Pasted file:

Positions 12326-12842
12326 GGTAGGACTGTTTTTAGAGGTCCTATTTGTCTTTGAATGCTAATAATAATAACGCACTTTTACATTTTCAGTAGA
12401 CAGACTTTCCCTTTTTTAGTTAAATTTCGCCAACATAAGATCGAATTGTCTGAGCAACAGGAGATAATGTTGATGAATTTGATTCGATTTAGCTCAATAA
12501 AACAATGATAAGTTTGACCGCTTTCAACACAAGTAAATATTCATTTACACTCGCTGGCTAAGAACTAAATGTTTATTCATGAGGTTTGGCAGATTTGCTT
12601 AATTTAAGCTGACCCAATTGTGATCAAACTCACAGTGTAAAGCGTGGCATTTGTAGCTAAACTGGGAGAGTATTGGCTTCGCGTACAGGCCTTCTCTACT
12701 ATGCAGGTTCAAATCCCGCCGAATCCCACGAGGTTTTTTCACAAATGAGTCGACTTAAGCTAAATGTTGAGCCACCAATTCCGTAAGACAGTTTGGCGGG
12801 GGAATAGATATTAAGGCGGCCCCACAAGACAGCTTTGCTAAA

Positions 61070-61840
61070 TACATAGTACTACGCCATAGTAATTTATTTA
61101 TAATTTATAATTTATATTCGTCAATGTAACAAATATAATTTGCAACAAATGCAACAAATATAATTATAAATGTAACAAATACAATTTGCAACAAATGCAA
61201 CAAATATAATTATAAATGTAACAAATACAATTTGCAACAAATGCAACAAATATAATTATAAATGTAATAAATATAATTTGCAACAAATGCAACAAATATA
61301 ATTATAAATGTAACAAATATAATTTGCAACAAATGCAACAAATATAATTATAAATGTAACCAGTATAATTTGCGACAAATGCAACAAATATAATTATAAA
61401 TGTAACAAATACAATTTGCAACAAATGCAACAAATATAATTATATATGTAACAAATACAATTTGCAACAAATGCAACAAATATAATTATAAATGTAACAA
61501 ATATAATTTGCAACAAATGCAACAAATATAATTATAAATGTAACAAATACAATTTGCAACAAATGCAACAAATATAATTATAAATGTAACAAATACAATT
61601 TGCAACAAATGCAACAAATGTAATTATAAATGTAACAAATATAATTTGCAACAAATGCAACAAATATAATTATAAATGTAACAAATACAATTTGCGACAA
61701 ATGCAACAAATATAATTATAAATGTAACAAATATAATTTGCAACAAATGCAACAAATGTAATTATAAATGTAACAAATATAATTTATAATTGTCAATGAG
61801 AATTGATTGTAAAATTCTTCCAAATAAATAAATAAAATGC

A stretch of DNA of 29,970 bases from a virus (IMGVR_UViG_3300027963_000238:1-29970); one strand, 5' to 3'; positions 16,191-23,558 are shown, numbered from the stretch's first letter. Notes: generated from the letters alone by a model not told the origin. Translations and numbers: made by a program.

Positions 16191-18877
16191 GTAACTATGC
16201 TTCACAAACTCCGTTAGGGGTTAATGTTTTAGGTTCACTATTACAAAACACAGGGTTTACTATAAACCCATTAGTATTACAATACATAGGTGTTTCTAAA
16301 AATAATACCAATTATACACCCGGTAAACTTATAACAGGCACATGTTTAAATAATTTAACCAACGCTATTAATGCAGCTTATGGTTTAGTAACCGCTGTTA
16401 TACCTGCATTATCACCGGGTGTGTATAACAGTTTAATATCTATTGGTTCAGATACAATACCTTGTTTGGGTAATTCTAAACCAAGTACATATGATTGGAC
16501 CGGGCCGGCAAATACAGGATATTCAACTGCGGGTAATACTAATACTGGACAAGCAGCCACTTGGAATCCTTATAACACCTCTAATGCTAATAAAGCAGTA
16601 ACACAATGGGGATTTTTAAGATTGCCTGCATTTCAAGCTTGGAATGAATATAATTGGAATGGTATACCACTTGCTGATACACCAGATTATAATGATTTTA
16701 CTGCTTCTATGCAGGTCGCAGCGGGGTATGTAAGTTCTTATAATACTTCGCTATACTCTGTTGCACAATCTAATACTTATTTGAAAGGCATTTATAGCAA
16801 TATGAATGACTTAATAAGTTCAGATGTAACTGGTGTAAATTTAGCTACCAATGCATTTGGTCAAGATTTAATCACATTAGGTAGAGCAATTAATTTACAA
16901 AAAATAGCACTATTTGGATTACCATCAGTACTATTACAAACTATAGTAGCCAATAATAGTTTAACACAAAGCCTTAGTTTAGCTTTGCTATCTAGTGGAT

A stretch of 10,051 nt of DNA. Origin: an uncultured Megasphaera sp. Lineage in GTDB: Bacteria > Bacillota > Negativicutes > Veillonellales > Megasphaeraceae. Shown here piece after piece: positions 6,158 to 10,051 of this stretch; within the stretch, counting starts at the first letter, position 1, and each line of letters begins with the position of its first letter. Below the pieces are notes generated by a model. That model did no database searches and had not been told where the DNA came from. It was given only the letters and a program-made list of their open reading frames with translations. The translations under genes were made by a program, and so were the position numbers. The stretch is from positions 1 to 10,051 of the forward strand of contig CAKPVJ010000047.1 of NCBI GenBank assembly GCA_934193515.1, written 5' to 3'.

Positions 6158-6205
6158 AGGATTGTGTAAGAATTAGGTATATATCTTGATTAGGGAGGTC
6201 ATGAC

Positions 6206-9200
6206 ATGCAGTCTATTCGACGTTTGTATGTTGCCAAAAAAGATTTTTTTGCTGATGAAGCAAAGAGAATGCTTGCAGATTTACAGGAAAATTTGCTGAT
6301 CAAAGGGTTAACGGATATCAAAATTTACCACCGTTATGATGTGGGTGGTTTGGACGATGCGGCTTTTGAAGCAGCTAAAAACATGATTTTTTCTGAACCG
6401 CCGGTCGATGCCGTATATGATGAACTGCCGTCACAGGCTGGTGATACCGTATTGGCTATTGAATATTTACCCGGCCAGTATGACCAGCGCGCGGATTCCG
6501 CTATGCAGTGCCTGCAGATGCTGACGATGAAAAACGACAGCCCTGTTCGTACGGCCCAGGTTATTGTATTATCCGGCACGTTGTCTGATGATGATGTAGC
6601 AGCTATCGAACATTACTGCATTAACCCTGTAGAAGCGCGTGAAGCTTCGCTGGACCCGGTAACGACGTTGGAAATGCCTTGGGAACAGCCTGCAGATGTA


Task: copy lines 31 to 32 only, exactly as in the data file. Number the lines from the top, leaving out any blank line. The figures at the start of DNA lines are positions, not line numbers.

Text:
6158 AGGATTGTGTAAGAATTAGGTATATATCTTGATTAGGGAGGTC
6201 ATGAC